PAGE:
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tions of barley, sago, rice, Indian arrow-root, plantains, bananas, &c. _Port-wine diluted with water may be used for ordinary drink.

• To restore the lost vigour and tone of the system, astringent bitters, with chalybeates, myrrh, and such like tonics, may be used, as advised under the head of dyspepsia, together with such moderate daily exercise as the strength will admit of. If the patient's circumstances will allow of his removing to a cold climate where the air is dry, he should do it before the disease becomes inveterate.'

As the comprehensive nature of Dr. Thomas's plan has obliged him to treat many important subjects in a very

brief manner, it would have increased the value of his work to young readers, if he had referred, at the close of each division, to the principal authors from which it was compiled.

Art. XII. Miscellanies, in Verse and Prose, English and Latin. By

the late Anthony Champion, of the Middle Temple, Esq. Published from the Original Manuscripts by William Henry Lord

Lyttelton. 8vo. 105. Od. Boards. White. 1801. THIS *His posthumous work contains many pieces which dis

play considerable elegance of taste, and correctness of composition, though they do not exhibit a high degree of poetical genius. They are in general above mediocrity, and all çvince the author's acquaintance with the best models. We extract, as a specimen, the subsequent elegiac verses :

• STANZAS BY SEVERN-SIDE, Nov. 1788. WRITTEN AT HAN-COURT, THE SEAT OF JOHN MARTIN, ESQ

Once more my willing feet by Severn stray,

Through the soft meads and hospitable grove,
Where oft has gleam'd the mild autumnal day,

Still with calm leisure blest and social love.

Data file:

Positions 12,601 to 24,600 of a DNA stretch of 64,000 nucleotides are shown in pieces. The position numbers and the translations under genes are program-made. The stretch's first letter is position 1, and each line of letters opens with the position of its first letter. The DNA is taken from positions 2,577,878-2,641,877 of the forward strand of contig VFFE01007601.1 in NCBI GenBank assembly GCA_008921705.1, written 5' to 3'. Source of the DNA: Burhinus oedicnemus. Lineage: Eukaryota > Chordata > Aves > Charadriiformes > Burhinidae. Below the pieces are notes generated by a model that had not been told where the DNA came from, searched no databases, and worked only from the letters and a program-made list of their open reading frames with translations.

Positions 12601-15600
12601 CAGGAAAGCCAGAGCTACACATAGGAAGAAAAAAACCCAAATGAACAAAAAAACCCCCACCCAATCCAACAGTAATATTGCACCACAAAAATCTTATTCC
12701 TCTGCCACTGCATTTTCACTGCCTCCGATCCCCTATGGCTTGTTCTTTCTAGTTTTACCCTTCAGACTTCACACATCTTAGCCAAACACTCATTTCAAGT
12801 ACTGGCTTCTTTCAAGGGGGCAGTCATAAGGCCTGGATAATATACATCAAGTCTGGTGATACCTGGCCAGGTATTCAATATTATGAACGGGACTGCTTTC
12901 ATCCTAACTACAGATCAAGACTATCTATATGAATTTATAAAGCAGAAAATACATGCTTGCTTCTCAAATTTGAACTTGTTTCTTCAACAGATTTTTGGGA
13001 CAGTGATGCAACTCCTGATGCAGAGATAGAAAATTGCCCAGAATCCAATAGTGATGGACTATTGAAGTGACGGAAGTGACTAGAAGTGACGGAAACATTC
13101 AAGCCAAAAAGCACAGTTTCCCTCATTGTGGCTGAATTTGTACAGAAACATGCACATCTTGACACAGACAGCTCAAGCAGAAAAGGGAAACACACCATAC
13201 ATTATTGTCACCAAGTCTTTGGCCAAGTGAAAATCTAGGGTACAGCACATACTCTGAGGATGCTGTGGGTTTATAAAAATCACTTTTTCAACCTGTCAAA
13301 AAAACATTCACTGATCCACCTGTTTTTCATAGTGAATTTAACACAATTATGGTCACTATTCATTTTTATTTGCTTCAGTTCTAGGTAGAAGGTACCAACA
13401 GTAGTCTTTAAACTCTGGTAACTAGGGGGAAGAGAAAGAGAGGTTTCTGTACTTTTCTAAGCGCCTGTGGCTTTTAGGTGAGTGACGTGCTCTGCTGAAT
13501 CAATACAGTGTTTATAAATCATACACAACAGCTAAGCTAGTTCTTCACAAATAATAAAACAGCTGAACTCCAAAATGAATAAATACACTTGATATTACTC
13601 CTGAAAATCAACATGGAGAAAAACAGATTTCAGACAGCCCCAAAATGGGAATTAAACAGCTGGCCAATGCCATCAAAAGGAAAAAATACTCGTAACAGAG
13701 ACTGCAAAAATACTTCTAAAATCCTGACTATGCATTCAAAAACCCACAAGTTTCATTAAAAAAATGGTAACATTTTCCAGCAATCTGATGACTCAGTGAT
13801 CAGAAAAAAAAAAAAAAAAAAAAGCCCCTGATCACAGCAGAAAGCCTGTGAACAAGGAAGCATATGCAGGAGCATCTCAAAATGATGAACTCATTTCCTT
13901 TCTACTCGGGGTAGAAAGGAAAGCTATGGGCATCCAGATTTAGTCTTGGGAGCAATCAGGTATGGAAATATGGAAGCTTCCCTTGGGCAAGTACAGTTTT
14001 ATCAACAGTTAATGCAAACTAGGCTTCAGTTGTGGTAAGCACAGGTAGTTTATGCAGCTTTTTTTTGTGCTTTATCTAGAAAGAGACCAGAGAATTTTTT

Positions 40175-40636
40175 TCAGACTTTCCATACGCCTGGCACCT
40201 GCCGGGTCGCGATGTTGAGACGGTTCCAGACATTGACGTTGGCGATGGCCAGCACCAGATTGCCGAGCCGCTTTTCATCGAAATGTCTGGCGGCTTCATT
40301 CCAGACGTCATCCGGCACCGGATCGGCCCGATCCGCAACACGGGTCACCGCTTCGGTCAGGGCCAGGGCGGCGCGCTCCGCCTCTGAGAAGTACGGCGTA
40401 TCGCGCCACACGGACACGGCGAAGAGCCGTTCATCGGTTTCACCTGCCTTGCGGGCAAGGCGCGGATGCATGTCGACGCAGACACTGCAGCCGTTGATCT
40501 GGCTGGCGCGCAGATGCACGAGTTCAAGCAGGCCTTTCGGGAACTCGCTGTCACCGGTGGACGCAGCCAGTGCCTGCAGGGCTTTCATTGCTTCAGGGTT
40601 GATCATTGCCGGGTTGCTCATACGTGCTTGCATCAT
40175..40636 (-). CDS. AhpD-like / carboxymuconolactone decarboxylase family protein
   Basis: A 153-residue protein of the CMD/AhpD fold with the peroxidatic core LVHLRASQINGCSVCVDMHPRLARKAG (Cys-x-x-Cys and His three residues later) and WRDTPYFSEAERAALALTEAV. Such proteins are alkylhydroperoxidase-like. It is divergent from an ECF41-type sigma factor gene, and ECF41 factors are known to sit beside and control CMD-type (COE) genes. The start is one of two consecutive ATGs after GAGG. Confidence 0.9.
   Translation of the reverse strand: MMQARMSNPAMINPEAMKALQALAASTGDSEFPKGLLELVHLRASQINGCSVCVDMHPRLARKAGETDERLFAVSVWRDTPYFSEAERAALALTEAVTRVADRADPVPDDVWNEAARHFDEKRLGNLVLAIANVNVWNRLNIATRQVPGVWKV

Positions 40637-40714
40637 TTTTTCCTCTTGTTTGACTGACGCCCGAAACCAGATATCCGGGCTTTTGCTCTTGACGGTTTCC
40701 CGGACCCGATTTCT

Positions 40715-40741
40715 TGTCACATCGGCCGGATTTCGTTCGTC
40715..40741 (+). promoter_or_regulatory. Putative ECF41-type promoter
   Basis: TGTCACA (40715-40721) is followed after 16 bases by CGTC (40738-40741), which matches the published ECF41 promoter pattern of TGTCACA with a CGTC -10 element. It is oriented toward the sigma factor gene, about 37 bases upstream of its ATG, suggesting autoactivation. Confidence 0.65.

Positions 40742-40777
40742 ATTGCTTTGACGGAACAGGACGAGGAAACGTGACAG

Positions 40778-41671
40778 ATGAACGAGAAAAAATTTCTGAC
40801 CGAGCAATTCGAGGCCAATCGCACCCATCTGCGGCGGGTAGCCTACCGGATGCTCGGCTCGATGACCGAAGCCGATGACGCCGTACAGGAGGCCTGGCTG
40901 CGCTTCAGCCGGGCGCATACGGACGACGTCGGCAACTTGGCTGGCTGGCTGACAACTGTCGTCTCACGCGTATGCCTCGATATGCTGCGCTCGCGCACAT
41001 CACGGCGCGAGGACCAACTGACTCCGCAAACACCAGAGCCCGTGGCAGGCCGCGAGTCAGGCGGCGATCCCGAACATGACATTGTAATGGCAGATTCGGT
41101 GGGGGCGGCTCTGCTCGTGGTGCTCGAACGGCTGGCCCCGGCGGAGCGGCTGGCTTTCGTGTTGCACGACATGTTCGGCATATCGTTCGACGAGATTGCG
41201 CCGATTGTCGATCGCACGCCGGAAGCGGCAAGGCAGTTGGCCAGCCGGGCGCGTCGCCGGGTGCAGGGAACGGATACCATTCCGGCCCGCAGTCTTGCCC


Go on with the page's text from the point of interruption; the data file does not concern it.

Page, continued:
Nor yet is wanting Friendship's cordial cheer,

Nor charm of female worth, serene and kind:
Ah! pleasing hours, ye speed your light career

Nor heed the gloom that rises thick behind!
For soon the wintry scenes of life must come,

Our genial spirits droop, and fancy fade ;
Disease and death's inevitable doom

Too soon must whelm us in the general shade.
Nor thou, Sabrina, whose perpetual stream

With quick succession ceaseless seems to flow,
Nymph as thou art, thyself immortal deem,

Nor boast to 'scape the lot of all below.
Time was, ere huge Plimlimmon heard the breast,

Whose bounteous moisture feeds thy infant rill.
Those vital springs shall time at length arrest,
And, slowly mining, sink thy parent hill.

Again Again perhaps, as change eternal sways,

By potent engines, moulding nature's frame,
Some lab’ring force profound the mount may raise,

Still fountful to revive Sabrina's fame.
Through virgin meads, new-clad in vernal pride,
Shall the

young

naiad draw her sinuous train,
By springing groves and rising turrets glide,

Then yield her bridal tribute to the main,
A second Thyrsis may invoke her aid *,

To free chaste beauty from th' enchanter's spell,
While warbled plainings fill the twilight glade,
Aid
woo sw¢er Echo from her

aery shell.